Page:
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The body and mind as a weapon

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posted on Jan, 6 2004 @ 06:01 PM
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I was just wondering about the martial arts.

Does any body out there take them?

What form?

What form do you think is the best?

I train in Go ju ryu which is a traditional form of Okinawan Karate. We are lucky here in our backwoods town to have one of the highest ranking senseis of this art in the world. I am blending this with some things I learned in the army and some of the things I learned as a street fighter back in my Biker days.

I am also trying to add more mental disciplnes through medatation and such, as in trying to develop my mind and mental powers to the same degree as my body.

I would like to here from any others out there on any of these subjects and would like to here any sugestions




posted on Jan, 6 2004 @ 06:04 PM
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Hmm..nice nice. I kickbox, and have been for awhile. It first started as a way to vent my anger a long time ago, worked, and now it is my self-trained/trained defense. I like it because it integrates all parts of the body capable of defense. I try to meditate on my own, and am focusing, right now, on the mental discipline.



-wD



posted on Jan, 6 2004 @ 06:13 PM
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I hate to admit that I started because I missed the thrill of combat but the futher I progress the more that it has taken on almost a life of its own. I find the mental part to be the most challanging (and the most rewarding)



posted on Jan, 6 2004 @ 06:20 PM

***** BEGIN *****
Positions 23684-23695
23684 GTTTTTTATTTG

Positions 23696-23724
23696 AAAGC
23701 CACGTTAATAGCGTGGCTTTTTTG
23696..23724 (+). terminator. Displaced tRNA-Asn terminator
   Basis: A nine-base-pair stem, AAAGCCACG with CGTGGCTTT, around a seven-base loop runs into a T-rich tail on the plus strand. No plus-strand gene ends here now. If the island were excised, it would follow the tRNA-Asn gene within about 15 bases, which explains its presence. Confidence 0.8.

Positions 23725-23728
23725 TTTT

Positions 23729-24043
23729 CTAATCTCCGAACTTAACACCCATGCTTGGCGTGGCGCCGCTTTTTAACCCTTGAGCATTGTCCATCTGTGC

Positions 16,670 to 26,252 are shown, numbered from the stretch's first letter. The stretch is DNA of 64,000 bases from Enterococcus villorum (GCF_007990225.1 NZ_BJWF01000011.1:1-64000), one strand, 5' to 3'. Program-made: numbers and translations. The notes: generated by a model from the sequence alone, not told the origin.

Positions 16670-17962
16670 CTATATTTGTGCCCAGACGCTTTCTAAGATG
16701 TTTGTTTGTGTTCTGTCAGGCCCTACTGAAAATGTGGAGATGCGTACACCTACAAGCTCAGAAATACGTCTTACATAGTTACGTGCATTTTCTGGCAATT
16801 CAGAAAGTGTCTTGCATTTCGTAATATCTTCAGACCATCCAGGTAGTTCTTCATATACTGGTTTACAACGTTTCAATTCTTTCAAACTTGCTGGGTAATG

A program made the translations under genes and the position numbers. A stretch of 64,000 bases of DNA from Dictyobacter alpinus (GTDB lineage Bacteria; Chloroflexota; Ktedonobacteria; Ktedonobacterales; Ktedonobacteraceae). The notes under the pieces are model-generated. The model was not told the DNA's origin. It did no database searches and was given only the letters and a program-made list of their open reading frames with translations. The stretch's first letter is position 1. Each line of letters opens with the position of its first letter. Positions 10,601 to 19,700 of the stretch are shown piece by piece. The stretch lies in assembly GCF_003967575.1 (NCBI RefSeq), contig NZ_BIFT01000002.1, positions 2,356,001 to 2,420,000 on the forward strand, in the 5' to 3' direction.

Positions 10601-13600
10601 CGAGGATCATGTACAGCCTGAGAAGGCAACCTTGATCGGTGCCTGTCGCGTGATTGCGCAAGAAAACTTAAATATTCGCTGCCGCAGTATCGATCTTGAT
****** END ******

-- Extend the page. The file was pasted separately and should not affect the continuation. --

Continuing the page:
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I have a personal trainer who teaches me several forms. The focus is on a kind of karate which I have no idea how to spell, but he also focuses a lot on wing chung. Interspersed with this is kung fu, tai kickboxing, some boxing, and then there's the reason I started going to him in the first place:

Weapon training


I'm learning Kendo/kenjitsu styles, sais, staff, chucks, and knifes.

I actually don't do it for the mental attitude, but just as a form of physical exercise and to know self defense. Plus, I love swinging a sword/staff around, it just seems...fun!

The whole meditation/zen thing of it I don't want or need, I'm happy with my own religion, and that's what it starts to turn into, from what I've read. My trainer actually knows a little (15 years of training) Dim Mok, but I really have no interest in gaining super powers...



posted on Jan, 6 2004 @ 06:33 PM
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Weapon training


What I am talking about is just developing the body and mind the best weapons training I got was in the army if you are gonna use a weapon I suggest a gun



posted on Jan, 6 2004 @ 09:42 PM
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My trainer actually knows a little (15 years of training) Dim Mok, but I really have no interest in gaining super powers...


I dont know if super powers is the right word for it. Maybe becoming as much of a human as you can ?



posted on Jan, 6 2004 @ 09:54 PM
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I've spent 9 years learning Isshinryu Karate, 5 years with Kung Fu, 3 years with Tae Kwan Do, and have spent a few months now with Jeet Kun Do.



posted on Jan, 7 2004 @ 04:42 PM